The argument put forward by Leggett and Carbon Tracker is now being increasingly borne out in the hard data released by the oil and gas industry. Capital costs are soaring and the projects that the industry is relying on to keep track with rising demand, such as tar sands or drilling in the Arctic, are proving ever more costly. The industry is struggling to keep up, as evidenced by oil prices that haven’t dipped below $100 a barrel in several years. Meanwhile, greenhouse gas emissions keep rising and the cost of alternative technologies keep falling, meaning that these capital intensive fossil fuel investments could quickly be left stranded by either competitive clean technologies or tightening environmental regulations.
According to Leggett it is the dawning realisation about the strength of this argument, coupled with the growing viability of clean technologies, which could give world leaders the push they need to deliver a meaningful and ambitious agreement in Paris. “By the time we get to Paris there will be so much more capex pressure and divestment pressure,” he predicts. “The policymakers will say ‘look the markets are starting to move here’.”
It is an optimistic assessment and in his role as a self-described “professional green business campaigner” it is one that Leggett is committed to turning into a reality. Consequently, he has launched an innovative new campaign designed to mobilise a new wave of low carbon investment and fossil fuel divestment pressure. Dubbed the Big Boost Climate Project, the campaign kicked off this month with an attempt to raise £30,000 through crowd-funding platform IndieGoGo to pay for a newspaper advert. However, it won’t be any old newspaper advert. “We will take out a full page ad in one of the big newspapers to run a hard-hitting declaration,” Leggett reveals. “Over 100 of the world’s most respected environmentalists have signed up to this.”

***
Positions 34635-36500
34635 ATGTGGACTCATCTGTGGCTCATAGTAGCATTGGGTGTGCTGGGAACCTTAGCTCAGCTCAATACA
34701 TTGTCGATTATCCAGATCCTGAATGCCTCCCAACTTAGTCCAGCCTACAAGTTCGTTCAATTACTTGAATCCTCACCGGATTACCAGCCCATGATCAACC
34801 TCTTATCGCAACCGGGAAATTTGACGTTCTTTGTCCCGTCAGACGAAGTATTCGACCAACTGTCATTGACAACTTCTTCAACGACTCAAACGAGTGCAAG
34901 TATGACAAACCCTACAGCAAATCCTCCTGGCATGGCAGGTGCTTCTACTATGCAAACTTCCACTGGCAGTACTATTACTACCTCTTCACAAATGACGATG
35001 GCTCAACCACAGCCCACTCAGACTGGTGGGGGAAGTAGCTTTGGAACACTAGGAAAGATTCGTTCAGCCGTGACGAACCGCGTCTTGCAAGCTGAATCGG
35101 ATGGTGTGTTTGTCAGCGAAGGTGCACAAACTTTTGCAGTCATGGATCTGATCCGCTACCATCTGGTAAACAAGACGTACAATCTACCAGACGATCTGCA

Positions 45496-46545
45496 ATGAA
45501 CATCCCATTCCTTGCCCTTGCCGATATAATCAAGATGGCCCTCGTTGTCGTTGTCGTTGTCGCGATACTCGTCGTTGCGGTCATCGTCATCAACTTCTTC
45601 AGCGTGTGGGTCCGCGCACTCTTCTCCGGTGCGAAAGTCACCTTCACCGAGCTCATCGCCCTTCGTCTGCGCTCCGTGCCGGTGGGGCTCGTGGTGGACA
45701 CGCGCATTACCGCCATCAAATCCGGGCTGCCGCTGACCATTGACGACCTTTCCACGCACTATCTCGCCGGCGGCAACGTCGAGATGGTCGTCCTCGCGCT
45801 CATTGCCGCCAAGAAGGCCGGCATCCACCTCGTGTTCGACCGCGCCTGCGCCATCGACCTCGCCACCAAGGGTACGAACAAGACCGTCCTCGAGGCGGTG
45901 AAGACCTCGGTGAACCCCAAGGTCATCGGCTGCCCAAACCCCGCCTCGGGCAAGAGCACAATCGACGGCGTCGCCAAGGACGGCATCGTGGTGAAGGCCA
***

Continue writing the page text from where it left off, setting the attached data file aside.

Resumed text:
The declaration will call directly on the world’s leading foundations and philanthropists to take a chunk of their various endowments and trusts and throw it behind the transition to a global low carbon economy.
“The more I have worked with SolarAid and Carbon Tracker the more I have realised that the philanthropic organisations sit on an awful lot of money,” Leggett explains. “It is all sitting there at a time when we could be on the way to unavoidable global warming. Our argument is, take some of it out and put it into a climate blitz of investments, grants, and low interest loans.”
Leggett is cagey about the level of interest this idea has sparked among philanthropic organisations, but admits there are “reasons to be optimistic” that the planned public declaration will resonate with some high profile foundations.
He is also optimistic about the second phase of the campaign, which would aim to create an additional pool of capital for clean technologies by ensuring that only firms that commit to donating five per cent of their profits to the mission of fighting global warming can qualify for the philanthropic cash. It is an idea that has already been pioneered through Solarcentury’s commitment to provide funding to support SolarAid’s effort to roll out solar lamps across Africa.
“Our partnership with SolarAid has shown that a mid-sized company can achieve amazing things with this sort of commitment,” says Leggett. “A lot more companies should be making a similar commitment to donate a share of their profits – there are lots of intangible benefits you get as a business from taking that step.”
Leggett describes this intriguing new campaign as a “social experiment on the frontier of the war on climate change”, a phrase which in many ways neatly summarises so many of his past campaigning efforts. It will be fascinating to see if some of the world’s richest and most powerful organisations can be convinced of the Big Climate Boost’s merits. If so, it promises to provide a further fillip for a low carbon economy that has long benefited from Leggett’s campaigning nous. He may end up being pleasantly surprised once again.”